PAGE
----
He said: “The majority of young people who are unemployed find themselves in this position due to difficulties in making the transition from education to employment. Some do not have sufficient skills, some employment sectors are oversubscribed, and in general young people tend to fall victim to an increasingly volatile labour market.”

Additionally, because young people are frequently over-represented in temporary and unstable jobs, this also contributes to the rising rate of youth unemployment.

A 2011 study by EUROFOUND, the European Foundation for the Improvement of Living and Working Conditions, found that young people are particularly vulnerable because they are often the first and last to enter the labour market, as they have to compete with more experienced job-seekers in a market with fewer jobs on offer.

Against this backdrop of disastrous statistics, what is the EU doing to tackle the soaring rate of youth unemployment?

Essentially, the EU has a number of different schemes which sit in the framework of its Europe 2020 strategy, a ten year plan to improve Europe’s economy. An Agenda for New Skills and Jobs is a European Commission policy initiative that aims to help the EU reach its employment target for 2020: 75% of 20-64 year olds in work. There’s also Youth on the Move, which aims to tackle youth unemployment by promoting opportunities for students and young professionals to live, study and work around the EU.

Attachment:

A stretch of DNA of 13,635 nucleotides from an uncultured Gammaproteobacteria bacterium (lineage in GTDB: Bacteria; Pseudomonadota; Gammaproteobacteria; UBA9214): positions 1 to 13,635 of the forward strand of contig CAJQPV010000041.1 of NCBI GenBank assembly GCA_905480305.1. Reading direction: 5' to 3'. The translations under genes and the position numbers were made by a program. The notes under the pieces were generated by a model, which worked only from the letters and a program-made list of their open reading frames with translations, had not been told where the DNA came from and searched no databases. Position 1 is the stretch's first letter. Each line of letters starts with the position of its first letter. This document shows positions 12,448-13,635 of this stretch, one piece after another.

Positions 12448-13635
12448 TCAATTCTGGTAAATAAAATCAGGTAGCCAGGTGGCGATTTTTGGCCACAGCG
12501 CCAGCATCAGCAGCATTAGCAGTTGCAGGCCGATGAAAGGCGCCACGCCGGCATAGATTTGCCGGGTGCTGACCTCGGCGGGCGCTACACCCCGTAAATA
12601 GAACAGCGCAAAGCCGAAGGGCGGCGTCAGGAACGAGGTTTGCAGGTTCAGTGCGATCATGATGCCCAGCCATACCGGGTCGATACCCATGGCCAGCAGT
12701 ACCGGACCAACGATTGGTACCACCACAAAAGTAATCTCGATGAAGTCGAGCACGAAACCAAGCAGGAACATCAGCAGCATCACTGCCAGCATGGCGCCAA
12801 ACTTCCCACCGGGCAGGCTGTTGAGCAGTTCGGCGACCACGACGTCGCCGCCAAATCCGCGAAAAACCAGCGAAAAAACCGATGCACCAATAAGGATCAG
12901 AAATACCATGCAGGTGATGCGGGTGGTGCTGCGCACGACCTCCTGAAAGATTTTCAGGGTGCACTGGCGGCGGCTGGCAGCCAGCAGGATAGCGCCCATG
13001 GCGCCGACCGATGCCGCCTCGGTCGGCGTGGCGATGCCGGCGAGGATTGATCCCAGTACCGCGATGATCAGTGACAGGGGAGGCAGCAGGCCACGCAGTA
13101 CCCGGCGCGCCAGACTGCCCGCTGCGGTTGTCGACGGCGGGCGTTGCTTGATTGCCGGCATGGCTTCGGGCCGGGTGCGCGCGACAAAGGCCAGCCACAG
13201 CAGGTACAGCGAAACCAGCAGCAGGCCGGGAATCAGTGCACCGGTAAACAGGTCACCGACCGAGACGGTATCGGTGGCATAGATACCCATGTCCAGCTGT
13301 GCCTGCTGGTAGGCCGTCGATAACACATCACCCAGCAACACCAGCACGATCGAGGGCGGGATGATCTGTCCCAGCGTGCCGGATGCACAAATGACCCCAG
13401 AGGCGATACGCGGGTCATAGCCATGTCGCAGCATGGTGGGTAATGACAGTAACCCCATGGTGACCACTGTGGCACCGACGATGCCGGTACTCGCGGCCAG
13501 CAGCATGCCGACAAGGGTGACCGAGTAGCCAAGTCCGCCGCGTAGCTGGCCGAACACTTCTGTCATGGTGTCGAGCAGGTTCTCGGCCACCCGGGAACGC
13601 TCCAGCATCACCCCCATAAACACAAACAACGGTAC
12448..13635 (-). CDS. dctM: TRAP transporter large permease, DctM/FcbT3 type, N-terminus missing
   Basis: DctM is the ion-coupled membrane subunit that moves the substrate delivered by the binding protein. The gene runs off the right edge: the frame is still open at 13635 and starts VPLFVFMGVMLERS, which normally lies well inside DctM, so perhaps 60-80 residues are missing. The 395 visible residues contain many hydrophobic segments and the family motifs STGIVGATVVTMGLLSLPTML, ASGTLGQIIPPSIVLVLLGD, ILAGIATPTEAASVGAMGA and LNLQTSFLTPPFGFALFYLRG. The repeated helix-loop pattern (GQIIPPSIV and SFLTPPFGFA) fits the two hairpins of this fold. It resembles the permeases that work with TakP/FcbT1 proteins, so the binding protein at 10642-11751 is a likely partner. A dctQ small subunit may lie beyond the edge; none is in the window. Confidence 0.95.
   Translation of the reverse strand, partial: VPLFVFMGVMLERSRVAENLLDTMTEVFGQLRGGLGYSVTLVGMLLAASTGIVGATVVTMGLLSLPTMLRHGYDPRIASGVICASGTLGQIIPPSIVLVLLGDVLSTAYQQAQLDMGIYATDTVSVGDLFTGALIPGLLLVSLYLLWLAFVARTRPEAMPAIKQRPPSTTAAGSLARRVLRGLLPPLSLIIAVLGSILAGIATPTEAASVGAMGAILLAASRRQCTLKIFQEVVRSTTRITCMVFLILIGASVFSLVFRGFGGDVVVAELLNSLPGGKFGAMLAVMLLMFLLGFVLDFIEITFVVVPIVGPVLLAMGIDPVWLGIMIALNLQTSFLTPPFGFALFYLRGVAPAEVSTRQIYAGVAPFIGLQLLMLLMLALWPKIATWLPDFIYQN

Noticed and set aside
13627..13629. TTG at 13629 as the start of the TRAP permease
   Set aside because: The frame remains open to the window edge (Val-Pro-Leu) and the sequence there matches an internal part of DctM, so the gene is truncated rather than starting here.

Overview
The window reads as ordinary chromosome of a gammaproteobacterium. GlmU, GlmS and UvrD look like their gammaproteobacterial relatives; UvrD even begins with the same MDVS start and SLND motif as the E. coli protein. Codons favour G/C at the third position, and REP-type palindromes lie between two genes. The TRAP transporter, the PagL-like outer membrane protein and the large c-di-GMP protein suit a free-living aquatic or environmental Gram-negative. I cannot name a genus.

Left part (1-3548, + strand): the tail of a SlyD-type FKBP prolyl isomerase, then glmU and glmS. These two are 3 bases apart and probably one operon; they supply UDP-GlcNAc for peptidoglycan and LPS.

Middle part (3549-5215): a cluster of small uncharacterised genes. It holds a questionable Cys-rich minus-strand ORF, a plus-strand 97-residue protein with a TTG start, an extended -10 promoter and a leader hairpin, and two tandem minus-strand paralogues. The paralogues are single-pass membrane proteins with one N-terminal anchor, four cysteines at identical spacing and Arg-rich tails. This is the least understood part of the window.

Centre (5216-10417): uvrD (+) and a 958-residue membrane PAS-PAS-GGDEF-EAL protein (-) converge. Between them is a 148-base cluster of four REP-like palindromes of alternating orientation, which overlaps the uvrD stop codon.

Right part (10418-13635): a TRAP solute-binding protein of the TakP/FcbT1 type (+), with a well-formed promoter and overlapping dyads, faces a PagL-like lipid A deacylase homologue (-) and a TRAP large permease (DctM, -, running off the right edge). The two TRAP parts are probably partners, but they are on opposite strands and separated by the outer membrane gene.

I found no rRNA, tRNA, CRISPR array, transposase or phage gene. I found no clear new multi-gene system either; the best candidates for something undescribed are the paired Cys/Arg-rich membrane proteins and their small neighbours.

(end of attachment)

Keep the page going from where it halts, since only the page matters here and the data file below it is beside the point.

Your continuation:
However well intended, there’s no disputing that two years into Europe 2020, youth unemployment is higher than ever and the future looks uncertain for many young jobseekers.

It is not surprising that the European Commission promotes mobility for young professionals as one way to help resolve the crisis, but if there are no jobs at home and no jobs abroad, what use is it moving? Young jobseekers need to work, or to be offered the opportunity to train or re-train, and sooner, rather than later.

This feature was published by The New Federalist on 19 March 2012.

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Youth on the move? Not in these parts…

The European Commission recently released this slick video to promote it’s Youth on the Move initiative which promotes opportunities available for young people in the EU. Citizens are free to live, work, study, train and set up businesses in any of the twenty-seven member states. Sounds great, doesn’t it? Well it is.

I studied for my master’s degree in Belgium and paid the same fees as the local students, around €560 for the year. There was nothing inferior about the teaching or the university, as some back home scoffed, it was simply the case that funding for higher education in Belgium is different – better – than it is in Britain. However, despite all these great opportunities few young Brits seem to be taking them up. Reactions have ranged from astonishment and surprise to excitement when I tell people that they can receive higher education abroad in English at a fraction of what they would pay here, but few are seizing those opportunities.

The UK government has a responsibility to work smarter with the EU and really promote the opportunities for young people in the Union, particularly when so many are put off by rising tuition fees at home. What’s next? A generation of people that could have gone to university but simply didn’t because they were terrified by crippling amounts of debt? The concern is completely understandable but it doesn’t have to be that way.